Hannah Gadsby: Nanette

Before Nanette was a Netflix sensation, Hannah Gadsby's solo comedy show (in which she, ironically, claims to be giving up comedy) was a niche critical hit at the Soho Playhouse. Nanette was also her New York debut show, and the one that got the Tasmanian native's name on the U.S. map. Gadsby subverted expectations of both theatre and comedy by mostly getting rid of gut-busting humor and instead sharing the tension and fear she experiences as a lesbian and gender-nonconforming woman, and how that influences her dark brand of comedy.

Phoebe Waller-Bridge: Fleabag

Soho Playhouse was home to the U.S. premiere of another hit theatrical comedy: Phoebe Waller-Bridge's Fleabag. Other actors joined for the BBC TV adaptation, but when Waller-Bridge performed the show live, she was all on her own, telling the story of "an oversexed, emotionally unfiltered, and self-obsessed woman who suddenly finds herself with nothing to lose." She came up with the idea when she had to create a 10-minute segment to perform at a stand-up storytelling event, and the rest is history!

Jacqueline Novak: Get On Your Knees

Jacqueline Novak's Get on Your Knees — a show about the semantics of, and her experiences with, oral sex — sounds like a bit of a hard sell, but her fresh, feminist brand of comedy made the show a smash hit upon its premiere. Like hit Broadway shows whose New York runs must eventually end, Get on Your Knees took to the road after leaving the Cherry Lane Theatre, and her theatrical, farcical set is now coming to cities across North America.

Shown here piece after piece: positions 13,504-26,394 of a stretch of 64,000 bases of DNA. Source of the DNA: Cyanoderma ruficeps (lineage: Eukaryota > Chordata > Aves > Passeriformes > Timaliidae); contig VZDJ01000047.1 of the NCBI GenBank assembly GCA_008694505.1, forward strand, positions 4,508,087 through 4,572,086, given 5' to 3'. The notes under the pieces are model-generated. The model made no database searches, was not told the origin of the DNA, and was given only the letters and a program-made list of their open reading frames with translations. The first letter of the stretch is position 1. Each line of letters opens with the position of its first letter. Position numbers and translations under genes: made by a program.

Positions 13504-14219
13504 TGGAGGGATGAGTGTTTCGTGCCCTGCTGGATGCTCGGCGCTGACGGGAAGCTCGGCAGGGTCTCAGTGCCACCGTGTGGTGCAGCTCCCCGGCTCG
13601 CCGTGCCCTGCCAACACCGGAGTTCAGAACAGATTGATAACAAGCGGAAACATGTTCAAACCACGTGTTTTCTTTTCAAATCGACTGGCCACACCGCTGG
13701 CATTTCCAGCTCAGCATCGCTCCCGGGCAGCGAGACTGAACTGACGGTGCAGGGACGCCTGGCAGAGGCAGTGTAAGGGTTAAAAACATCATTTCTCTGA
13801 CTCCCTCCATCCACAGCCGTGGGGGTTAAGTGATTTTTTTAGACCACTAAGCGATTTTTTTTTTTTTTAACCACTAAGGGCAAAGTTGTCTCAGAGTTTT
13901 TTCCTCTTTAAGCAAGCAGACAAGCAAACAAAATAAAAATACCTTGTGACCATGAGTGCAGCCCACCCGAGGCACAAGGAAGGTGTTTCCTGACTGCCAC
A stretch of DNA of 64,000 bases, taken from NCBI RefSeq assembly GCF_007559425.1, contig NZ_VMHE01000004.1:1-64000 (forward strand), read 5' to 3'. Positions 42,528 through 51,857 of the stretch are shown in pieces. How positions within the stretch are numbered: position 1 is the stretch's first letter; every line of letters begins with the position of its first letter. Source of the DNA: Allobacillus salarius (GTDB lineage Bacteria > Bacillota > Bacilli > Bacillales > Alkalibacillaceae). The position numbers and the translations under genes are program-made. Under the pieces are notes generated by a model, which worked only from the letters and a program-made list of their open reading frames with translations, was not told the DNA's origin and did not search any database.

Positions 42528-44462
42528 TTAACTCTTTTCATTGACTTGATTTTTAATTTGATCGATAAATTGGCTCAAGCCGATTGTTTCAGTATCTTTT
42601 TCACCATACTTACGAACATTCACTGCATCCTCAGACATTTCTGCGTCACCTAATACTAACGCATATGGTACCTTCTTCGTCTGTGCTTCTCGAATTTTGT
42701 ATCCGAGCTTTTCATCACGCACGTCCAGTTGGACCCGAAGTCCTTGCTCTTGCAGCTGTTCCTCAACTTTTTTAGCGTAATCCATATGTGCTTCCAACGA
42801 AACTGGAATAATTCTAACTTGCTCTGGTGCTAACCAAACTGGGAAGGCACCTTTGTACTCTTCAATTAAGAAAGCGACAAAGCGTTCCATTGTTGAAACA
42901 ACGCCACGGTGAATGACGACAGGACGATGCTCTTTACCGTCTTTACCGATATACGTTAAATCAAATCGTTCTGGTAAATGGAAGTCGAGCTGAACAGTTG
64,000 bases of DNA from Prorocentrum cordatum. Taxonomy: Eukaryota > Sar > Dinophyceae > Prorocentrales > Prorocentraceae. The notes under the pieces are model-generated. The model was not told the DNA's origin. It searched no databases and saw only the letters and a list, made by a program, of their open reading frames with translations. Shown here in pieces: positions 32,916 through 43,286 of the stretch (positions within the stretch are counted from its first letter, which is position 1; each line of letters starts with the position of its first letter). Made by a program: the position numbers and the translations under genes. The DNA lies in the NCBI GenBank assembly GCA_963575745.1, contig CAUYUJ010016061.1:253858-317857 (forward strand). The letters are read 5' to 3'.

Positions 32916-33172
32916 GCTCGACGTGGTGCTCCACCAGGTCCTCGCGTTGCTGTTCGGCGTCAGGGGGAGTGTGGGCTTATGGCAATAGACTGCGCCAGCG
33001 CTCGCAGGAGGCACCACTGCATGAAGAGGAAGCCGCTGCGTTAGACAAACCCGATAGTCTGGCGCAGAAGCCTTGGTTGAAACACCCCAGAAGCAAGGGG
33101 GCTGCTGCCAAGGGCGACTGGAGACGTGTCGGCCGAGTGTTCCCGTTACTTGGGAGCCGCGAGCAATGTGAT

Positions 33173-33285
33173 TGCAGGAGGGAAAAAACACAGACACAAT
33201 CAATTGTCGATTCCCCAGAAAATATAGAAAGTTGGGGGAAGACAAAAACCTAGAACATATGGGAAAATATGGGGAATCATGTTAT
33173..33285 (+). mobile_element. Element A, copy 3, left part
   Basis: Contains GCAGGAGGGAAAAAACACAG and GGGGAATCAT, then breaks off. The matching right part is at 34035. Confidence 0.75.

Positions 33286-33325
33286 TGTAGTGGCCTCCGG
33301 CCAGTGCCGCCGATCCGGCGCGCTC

Alison Leiby: Oh God, A Show About Abortion

Named the best political comedy of 2021 by The New York Times, Alison Leiby's stand-up comedy set was born of her experience exercising her reproductive rights. During one summer that "started with a bang" and ended with an abortion, Leiby dealt with a lot of minutae she'd never thought about, like picking the right outfit and facing the CVS fertility aisle. She's performed Oh God, A Show About Abortion all across New York City, and she had a dedicated run at the Cherry Lane Theatre in summer 2022.

Comedians who have appeared in theatre

So much theatre is comedic, so it's no wonder that Broadway and Off-Broadway shows cast comedians all the time. Since comedians often play characters in sketches, skits, and stand-up sets (as slightly dramatized versions of themselves), they can naturally hop between comedy and theatre. Here are some performers who have put their comedy chops to use in non-stand-up theatre shows. Did you catch any of them?

John Mulaney and Nick Kroll: Oh, Hello!